Products, Sums, Linear Combinations, and Applications

Key Questions

  • Main approach to solve a trig equation : Use Trig Transformation Identities to transform it to a product of a few basic trig equations. Solving a trig equation finally results in solving a few basic trig equations.
    Transformation Trig Identities that convert Sums to Products .
    1. cos a + cos b = 2cos (a +b)/2cos (a - b)/2
    2. cos a - cos b = -2sin (a + b)/2sin (a - b)/2
    3. sin a + sin b = 2sin (a + b)/2cos (a - b)/2
    4. sin a - sin b = 2cos (a + b)/2sin (a - b)/2
    5. tan a + tan b = sin (a + b)/cos acos b.
    6. tan a - tan b = sin (a - b)/cos a
    cos b
    Example 1 . Transform f(x) = sin a + cos a to a product.
    Solution. Use Identity (3) to transform f(x) = sin a + sin (Pi/2 - a) = 2sin (Pi/4)sin (a + Pi/4)
    Example 2 . Transform f(x) = sin x + sin 3x + sin 2x to a product. Use Identity (3) to transform the sum (sin x + sin 3x), then put in common factor.
    f(x) = (2sin 2acos a) + 2sin acos a = 2cos a(2sin 3a/2*cos a/2)

  • Answer:


    # a cos x + b sin x = sqrt{a^2 + b^2} cos(x -text{arctan2}( b //, a) ) #

    where arctan2 is the two parameter, four quadrant inverse tangent.


    I've been answering all these old math questions. It's hard to know if anyone reads the answers.

    The linear combination of a cosine and a sine of the same angle corresponds to a scaling and a phase shift. Let's explain how that works.

    The linear combination of a cosine and a sine of the same angle is an expression of the form:

    # a cos x + b sin x #

    That looks very much like the sum angle formula for sine or the difference angle formula for cosine:

    # sin(alpha + beta ) = sin alpha cos beta + cos alpha sin beta #

    # cos(alpha - beta) = cos alpha cos beta + sin alpha sin beta#

    Indeed, we can take our linear combination and transform it into a scaled version of either of these. Pro Tip: When given a choice, prefer cosine to sine.

    Let's multiply by a scale factor #r# and set #alpha = x, beta=theta.#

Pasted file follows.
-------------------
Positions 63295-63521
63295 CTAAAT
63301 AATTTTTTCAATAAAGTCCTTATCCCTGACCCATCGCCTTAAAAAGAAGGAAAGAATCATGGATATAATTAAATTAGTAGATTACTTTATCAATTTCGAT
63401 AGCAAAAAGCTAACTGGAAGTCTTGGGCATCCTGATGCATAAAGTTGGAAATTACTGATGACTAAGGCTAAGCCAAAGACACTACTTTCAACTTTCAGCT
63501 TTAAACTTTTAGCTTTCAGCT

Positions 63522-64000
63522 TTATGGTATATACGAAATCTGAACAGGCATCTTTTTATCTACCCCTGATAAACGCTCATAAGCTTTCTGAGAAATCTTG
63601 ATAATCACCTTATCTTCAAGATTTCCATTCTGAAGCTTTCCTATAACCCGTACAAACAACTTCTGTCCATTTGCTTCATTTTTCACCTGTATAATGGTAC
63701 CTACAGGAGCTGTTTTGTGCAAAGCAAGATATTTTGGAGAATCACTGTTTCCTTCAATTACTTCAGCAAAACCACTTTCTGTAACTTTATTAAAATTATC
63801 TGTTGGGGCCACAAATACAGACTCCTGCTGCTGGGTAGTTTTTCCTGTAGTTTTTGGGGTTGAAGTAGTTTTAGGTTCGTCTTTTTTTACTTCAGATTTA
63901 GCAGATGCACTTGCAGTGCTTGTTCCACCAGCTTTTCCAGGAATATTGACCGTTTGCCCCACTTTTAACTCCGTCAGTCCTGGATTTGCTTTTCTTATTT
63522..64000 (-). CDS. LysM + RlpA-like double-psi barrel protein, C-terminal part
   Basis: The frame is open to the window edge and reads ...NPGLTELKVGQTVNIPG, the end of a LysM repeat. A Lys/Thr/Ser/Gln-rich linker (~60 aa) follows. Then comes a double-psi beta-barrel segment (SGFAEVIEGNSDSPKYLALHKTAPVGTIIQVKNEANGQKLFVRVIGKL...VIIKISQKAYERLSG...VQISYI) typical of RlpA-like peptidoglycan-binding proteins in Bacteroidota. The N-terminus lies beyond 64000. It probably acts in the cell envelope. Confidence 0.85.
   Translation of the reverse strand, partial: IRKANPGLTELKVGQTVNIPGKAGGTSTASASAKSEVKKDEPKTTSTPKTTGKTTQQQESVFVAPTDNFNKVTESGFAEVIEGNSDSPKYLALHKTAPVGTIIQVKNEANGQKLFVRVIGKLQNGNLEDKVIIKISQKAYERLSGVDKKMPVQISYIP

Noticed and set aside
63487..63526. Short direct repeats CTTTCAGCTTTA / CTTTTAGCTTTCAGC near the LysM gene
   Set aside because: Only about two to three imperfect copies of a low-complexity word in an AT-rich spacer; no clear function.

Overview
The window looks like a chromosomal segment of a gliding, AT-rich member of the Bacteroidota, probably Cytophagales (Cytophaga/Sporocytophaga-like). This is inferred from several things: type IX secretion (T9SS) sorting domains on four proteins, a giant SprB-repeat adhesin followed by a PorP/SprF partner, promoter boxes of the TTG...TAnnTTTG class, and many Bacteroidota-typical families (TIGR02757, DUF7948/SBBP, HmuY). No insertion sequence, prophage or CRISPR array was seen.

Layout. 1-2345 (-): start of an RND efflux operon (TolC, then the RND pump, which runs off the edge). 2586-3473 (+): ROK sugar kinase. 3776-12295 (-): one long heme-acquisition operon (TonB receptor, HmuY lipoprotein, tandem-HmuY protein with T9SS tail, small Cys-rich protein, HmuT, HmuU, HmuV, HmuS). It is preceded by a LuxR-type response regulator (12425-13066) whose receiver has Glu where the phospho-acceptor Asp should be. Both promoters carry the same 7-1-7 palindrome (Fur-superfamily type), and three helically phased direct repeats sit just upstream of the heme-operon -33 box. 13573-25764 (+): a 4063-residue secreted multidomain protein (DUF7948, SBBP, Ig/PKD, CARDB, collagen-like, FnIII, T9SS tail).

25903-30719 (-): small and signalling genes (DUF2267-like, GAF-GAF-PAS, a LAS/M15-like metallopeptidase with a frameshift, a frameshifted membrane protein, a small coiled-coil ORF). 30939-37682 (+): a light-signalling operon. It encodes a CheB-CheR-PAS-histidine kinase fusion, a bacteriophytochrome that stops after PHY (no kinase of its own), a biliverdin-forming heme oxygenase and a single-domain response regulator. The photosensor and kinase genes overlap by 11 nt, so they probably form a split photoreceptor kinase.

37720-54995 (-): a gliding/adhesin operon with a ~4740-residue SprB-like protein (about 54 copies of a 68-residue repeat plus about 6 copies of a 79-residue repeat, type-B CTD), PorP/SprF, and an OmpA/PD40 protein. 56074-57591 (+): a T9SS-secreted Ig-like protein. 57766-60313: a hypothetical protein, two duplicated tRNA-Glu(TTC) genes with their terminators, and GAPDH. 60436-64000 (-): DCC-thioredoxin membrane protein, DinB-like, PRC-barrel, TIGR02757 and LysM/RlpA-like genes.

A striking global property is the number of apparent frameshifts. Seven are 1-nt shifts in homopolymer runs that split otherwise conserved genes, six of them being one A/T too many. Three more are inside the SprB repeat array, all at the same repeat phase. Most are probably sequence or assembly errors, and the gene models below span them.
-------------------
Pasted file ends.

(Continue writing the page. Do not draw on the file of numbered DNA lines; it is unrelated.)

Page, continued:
# r cos(x - theta) = r cos theta cos x + r sin theta sin x#

    Matching to our linear combination leads us to want to solve for #r# and #theta#:

    #a = r cos theta#

    #b = r sin theta#

    We've seen this before. It's how we turn turn the polar coordinates #P(r, theta)# to rectangular coordinates, here #(a,b).# So our task is to turn #(a,b)# to polar coordinates.

    Let's remind ourselves how to do that, perhaps in a bit more detail than usually seen.

    Squaring and adding we get

    #a^2 + b^2 = (r cos theta)^2 + (r sin theta)^2 = r^2(cos^2 theta + sin^2 theta) = r^2#

    # r = sqrt{a^2 + b^2}#

    #sin theta = b/r#

    #cos theta = a/r#

    #tan theta = b/a#

    #theta = text{arctan2}( b //, a)#

    Usually this is written as the regular arctangent, but that's not really right. The regular arctangent only covers two quadrants, and doesn't work on the y axis. This is the two parameter, four quadrant inverse tangent, which returns a valid theta for all real input pairs. The #//,# is deliberate, reminding us there are two separate parameters, and which is which.

    So now we're assured #a = r cos theta# and #b = r sin theta# so

    # a cos x + b sin x = r cos theta cos x + r sin theta sin x = r cos(x - theta) #

    # a cos x + b sin x = sqrt{a^2 + b^2} cos(x -text{arctan2}( b //, a) ) #

  • Answer:

    When at #(71.06047^circ W, 43.08350^circ N) # a distant cell tower is at heading # 131^circ (SE)#, and at #(71.06137^circ W, 43.08007^circ N)# it's at heading #99^circ (E)#. Where is the tower?


    Someone from San Antonio requested an answer three years ago! Hope they've figured it out by now.

    Here some real life trig I've been meaning to do. I wanted to know where that cell phone tower I can see from my house is. It's on a hill in the distance.

    enter image source here

    From one spot near my house, maybe the one in this picture, I pointed my phone at the tower with my GPS app on and got this:

    enter image source here

    The relevant information is:

    #(71.06047^circ W, 43.08350^circ N) # heading # 131^circ (SE)#

    At another spot I got

    #(71.06137^circ W, 43.08007^circ N)# heading #99^circ (E)#

    The heading is relative to due north. Here's a figure.

    enter image source here

    We treat west as negative. I translated the origin to #(-71.06, 43,08) and multiplied the coordinates by 100,000 so our new problem is:

    #(-047, 350) # heading # 131^circ (SE)#

    #(-137, 007)# heading #99^circ (E)#

    Find Tower coordinates #(x,y)#

    To solve we write the equations of the two lines and find the meet.

    When measured relative to the y axis like that, the heading angle #theta# converts to a slope as #m = cot theta#.

    So our two lines

    #y - 350 = (x+47) cot 131 #

    #(y - 7)= (x+137) cot 99#

    meet when

    # 350 + (x+47) cot 131 = 7+ (x+137) cot 99 #

    # x= {7 + 137 cot 99 -350 - 47 cot 131} /{cot 131 - cot 99} # x

    # x≈ 455.537#

    #y ≈-86.849 #

    That means my tower is at GPS coordinates

    # (-71.06 +.00456, 43.08 - .000868) = (-71.0554, 43.07132)#

    Let's check Google Maps. Pretty good, off by around 400 feet.

    enter image source here

  • Answer:

    As below.


    #color(blue)("Sum to Product Formulas"#
    enter image source here


    #color(green)("Product to Sum Formulas"#
    enter image source here